Sentencing under the persistent felony offender provision is initiated by the court when information available to it indicates that the defendant has prior convictions that satisfy the first step of the inquiry and the court is of the opinion that the enhanced sentence "may be warranted." § 400.20(2). The court then issues an order, with at least 20 days' notice to the defendant, directing a hearing to determine whether the defendant should receive the enhanced sentence. §§ 400.20(3)-(4). The order must include a statement setting forth the defendant's prior convictions and the "factors in the defendant's background and prior criminal conduct which the court deems relevant for the purposes of sentencing." §§ 400.20(3)(a)-(b).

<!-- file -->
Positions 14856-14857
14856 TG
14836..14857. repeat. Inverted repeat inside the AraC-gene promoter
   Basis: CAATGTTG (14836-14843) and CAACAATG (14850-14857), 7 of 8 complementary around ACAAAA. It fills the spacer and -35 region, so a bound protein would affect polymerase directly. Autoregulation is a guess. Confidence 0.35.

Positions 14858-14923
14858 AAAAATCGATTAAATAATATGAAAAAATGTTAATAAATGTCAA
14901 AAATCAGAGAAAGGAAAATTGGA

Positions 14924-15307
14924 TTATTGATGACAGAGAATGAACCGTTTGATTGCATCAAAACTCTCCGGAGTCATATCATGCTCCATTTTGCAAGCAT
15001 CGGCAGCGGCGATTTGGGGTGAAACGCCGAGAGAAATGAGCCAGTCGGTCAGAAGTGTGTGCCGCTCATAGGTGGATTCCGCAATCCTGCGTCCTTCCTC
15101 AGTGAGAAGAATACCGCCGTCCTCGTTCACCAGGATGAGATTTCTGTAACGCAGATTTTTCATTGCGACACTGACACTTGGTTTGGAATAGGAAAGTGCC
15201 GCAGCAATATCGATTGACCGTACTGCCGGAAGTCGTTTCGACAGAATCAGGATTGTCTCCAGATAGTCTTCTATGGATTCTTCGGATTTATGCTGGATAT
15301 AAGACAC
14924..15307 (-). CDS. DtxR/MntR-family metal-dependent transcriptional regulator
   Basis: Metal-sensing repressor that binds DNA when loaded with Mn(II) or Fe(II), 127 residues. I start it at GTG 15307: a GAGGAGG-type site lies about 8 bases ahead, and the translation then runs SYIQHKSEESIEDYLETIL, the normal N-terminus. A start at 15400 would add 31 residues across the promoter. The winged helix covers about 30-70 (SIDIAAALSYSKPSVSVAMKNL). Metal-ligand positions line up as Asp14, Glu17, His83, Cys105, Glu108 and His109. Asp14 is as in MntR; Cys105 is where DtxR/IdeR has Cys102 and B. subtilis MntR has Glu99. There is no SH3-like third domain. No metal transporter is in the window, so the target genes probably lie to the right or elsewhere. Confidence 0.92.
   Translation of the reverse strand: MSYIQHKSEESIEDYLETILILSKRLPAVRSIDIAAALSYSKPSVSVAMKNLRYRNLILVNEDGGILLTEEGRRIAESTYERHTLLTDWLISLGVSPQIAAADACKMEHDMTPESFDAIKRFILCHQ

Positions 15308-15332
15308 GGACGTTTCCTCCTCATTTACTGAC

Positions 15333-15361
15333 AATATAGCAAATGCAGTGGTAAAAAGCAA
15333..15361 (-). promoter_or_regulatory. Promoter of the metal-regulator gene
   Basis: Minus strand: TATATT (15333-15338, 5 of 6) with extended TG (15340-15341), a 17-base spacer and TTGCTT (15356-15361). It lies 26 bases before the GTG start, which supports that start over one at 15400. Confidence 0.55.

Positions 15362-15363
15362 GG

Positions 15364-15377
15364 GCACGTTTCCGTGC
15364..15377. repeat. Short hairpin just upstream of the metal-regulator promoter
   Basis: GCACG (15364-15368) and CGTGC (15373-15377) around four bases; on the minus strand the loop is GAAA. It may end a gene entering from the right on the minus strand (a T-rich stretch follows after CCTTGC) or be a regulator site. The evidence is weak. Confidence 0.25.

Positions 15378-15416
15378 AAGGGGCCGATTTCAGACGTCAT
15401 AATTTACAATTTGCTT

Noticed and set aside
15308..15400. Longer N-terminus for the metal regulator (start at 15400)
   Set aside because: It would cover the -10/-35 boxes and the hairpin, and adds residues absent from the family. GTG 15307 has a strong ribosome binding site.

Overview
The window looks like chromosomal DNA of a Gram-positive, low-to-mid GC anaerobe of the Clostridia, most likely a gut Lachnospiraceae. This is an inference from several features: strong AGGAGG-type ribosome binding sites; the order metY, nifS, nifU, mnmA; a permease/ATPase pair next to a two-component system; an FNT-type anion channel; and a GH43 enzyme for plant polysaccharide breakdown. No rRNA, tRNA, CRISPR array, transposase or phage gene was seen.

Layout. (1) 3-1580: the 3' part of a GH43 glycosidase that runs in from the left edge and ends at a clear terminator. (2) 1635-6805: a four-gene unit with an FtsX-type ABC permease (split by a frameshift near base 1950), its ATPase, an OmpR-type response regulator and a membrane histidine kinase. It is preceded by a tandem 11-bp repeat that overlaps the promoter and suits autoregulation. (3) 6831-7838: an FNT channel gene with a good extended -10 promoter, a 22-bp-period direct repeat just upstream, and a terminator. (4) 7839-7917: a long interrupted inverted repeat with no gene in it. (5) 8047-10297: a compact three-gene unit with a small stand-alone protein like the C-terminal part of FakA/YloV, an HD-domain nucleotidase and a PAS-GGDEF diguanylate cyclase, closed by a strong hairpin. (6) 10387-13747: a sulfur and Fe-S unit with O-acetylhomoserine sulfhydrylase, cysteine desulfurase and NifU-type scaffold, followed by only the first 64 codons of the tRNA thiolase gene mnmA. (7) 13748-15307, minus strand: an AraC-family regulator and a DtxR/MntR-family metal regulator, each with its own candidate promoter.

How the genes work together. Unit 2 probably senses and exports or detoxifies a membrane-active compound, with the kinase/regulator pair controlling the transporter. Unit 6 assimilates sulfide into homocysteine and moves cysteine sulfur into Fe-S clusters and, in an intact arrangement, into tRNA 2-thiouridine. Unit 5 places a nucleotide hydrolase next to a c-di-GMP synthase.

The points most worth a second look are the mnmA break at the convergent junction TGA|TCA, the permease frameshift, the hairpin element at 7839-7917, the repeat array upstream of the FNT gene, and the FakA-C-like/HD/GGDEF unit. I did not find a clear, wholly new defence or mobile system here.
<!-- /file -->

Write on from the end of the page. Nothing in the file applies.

After receiving notice of the facts upon which the court is considering enhancing the sentence, the defendant can introduce evidence at a hearing contesting the prior convictions and the other allegations in the notice. §§ 400.20(6)-(7). The burden of proof is on the prosecutor, but both the applicable standard and the method of proof depends on what is challenged. § 400.20(5). The government must prove the prior convictions beyond a reasonable doubt with evidence that would be admissible at trial. Id. However, "[m]atters pertaining to the defendant's history and character and the nature and circumstances of his criminal conduct" need only be proved by a preponderance of the evidence, and the rules of evidence do not apply to that step of the hearing. Id.